Tuesday 0800 – I crawled out of bed – literally, on my hands and knees in an effort to go to the bathroom. Leaving my phone beside my bed on the charger would prove to be a critical mistake. I made it to the bathroom after 5 minutes and attempted to stand. My back gave out – completely out. I couldn’t move at all. Any movement led to excruciating pain. I could hardly breathe due to the pain.

Tuesday 0820 – I finally moved three feet from the spot on the floor to the desk where my computer was located. With great effort I grabbed it and placed a phone call over the internet to my wife. She didn’t answer. I tried her desk. She didn’t answer. I surely didn’t want to be stuck on the floor all day long. I tried one of her friends at work who directed me to the lab where she was located. I let her know what was happening – she was concerned. I had her start calling everyone at home because I couldn’t get close to any phone numbers for anyone local. It was on the other side of the room and it might as well have been on Saturn.

Tuesday 0850 – After a few calls back and forth she finally reaches the Director of Operations in my home squadron. One of the schedulers knew someone else here at school and contacted him. He found housekeeping and got into my room and called 911.

Tuesday 0910 – I was fairly coherent for the amount of pain I was dealing with. Firefighters/medics showed up and started to get my vitals. I almost forgot the name of the current President. They had to roll me on my side to get me on a backboard – there was no way in hell I was going to walk out of that door.

Tuesday 0930 – The county EMT’s showed up and took over from the base Fire Dept. They finally lifted me up on the backboard and got me on a gurney. We got to the ambulance and they got my vitals again. My blood pressure was a “little” bit higher than normal.

Tuesday 1000 – After a five minute drive to the ER they got my through the doors and onto a bed. Now they had to get me off the backboard. I was completely unable to fight the muscles that were causing spasms throughout my body. They gave me a shot….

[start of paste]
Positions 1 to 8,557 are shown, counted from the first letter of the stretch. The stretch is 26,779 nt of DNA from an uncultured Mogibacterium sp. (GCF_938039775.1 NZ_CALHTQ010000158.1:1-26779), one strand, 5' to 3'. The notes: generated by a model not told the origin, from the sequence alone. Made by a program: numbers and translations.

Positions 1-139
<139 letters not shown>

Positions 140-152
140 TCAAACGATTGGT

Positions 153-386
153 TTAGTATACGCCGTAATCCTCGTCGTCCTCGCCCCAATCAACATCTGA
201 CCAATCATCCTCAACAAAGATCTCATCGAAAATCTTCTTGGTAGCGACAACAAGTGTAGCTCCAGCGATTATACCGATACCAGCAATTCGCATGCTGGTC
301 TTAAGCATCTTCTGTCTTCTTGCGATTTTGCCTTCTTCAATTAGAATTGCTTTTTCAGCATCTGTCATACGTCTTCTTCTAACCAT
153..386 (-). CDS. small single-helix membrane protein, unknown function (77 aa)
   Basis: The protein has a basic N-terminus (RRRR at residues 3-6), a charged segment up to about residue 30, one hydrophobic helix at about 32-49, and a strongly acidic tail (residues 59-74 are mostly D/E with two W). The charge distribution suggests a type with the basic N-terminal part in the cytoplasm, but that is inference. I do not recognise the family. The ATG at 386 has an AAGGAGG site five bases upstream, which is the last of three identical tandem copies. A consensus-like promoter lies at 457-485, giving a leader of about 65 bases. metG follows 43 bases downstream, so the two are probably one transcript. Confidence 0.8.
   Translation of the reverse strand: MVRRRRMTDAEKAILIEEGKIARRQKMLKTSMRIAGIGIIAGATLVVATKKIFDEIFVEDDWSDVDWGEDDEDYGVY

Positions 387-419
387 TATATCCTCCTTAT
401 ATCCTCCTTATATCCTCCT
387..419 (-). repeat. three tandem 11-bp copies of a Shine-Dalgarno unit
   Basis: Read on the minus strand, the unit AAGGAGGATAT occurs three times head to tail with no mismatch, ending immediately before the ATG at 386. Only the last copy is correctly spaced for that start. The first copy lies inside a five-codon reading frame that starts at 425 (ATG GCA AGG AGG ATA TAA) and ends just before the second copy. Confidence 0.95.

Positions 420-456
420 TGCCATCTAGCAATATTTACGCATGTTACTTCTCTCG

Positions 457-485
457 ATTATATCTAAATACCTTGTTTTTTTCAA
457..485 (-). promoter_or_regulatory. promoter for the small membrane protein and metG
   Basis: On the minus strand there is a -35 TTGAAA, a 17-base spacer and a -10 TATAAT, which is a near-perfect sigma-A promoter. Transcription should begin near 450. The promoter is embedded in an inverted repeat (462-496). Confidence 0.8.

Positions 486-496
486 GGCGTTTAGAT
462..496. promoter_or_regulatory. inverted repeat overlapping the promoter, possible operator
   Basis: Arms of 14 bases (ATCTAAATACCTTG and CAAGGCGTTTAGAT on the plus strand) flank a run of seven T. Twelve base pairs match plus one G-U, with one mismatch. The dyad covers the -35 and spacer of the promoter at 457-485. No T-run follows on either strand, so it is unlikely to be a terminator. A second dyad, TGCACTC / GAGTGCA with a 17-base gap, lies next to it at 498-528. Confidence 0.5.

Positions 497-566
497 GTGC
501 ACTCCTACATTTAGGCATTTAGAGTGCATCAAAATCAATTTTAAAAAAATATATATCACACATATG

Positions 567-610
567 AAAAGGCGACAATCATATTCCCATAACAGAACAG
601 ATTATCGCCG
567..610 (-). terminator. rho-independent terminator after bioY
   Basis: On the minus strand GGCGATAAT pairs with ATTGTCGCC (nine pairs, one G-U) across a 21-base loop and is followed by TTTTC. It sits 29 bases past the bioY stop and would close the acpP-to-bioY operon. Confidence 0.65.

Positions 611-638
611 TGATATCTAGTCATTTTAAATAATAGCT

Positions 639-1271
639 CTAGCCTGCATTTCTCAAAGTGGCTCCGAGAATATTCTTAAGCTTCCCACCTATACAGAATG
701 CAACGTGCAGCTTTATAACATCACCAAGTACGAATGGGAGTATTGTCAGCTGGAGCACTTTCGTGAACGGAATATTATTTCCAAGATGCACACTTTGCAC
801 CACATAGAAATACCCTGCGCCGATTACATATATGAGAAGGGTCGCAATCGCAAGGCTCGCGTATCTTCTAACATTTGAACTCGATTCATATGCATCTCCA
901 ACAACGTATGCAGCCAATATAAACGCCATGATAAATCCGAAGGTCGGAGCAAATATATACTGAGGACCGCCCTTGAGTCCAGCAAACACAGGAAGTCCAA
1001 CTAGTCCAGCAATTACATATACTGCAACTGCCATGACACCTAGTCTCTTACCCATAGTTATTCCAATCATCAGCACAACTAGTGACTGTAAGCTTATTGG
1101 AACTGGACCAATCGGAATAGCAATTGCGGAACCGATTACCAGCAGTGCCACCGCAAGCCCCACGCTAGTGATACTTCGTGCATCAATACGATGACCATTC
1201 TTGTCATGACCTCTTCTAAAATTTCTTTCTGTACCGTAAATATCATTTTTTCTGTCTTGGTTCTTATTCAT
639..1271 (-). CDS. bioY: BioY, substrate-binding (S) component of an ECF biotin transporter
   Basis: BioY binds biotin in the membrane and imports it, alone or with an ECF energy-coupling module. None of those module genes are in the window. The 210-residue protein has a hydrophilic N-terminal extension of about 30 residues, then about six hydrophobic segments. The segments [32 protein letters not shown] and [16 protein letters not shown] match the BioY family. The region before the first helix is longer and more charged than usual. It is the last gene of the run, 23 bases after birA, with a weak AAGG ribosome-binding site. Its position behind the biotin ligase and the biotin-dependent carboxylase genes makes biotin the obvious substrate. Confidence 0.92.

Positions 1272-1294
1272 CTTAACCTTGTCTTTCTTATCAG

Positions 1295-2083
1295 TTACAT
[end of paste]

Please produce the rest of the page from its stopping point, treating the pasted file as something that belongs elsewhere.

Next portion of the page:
Tuesday 1030 – The local First Sergeant shows and we start talking – I can still barely move

Tuesday 1100 – They give me another shot – I can still barely move

Tuesday 1200 – I have finally willed my body up but I can’t bend enough to get off the gurney and into a wheelchair. The doc at the ER is quite perplexed because what they gave me should have worked

Tuesday 1230 – I am given some pain meds and we make our way to the flight doc on base. The shirt, seeing that I was having a pretty crappy day, bought my lunch. It was greatly appreciated.

Tuesday 1300 – I struggle to get out of the car and into another wheelchair – my body does NOT want to relax.

Tuesday 1400 – I finally make it to my room and take all of the meds they have given me. I’m unsure as to how I’m going to get to the bathroom later or do… well, pretty much anything.

Thank god for technology – I don’t know how long I would have laid there on the floor without a way to get in contact with somebody… anybody. There are so many people to thank… I had fallen and I simply could not get up. I’m on the mend and able to walk about a quarter mile at a time but it’s going to be a few more days of recurring pain. Hopefully I can get health, return to flight status, fly two more times, and then depart from here. I can only hope.

I’m doing quite a good job at this

Someone asked me a few weeks ago why I had failed to write anything here. My response was that all of my time was spent on everything else and that this was the thing at the very bottom of the list. I guess that spending time in front of a computer is the lowest priority I have. I remember a time when I spent all of my waking hours in front of a computer – I vaguely remember being quite single and having zero responsibilities. It’s odd how things change.

I’ve got nothing else – I’ve been busy as heck but I don’t want to write about it now.


I’m flying out of Germany on any random mission that command assigns to my crew. A few days ago we got a mission that went to Morocco. We were to fly to Marrakesh and then onward to a really small military base to drop off some cargo for a USMC/Moroccan exercise. When I think of Morocco, I think of assasins armed with blades like this. koummyaWe didn’t have a reason to land at Marrakesh other than to stop and say high to two Moroccan Colonels that wanted to welcome us to the country. They were very excited to meet us. It was rather odd. We took off and head to the next location and then things got strange.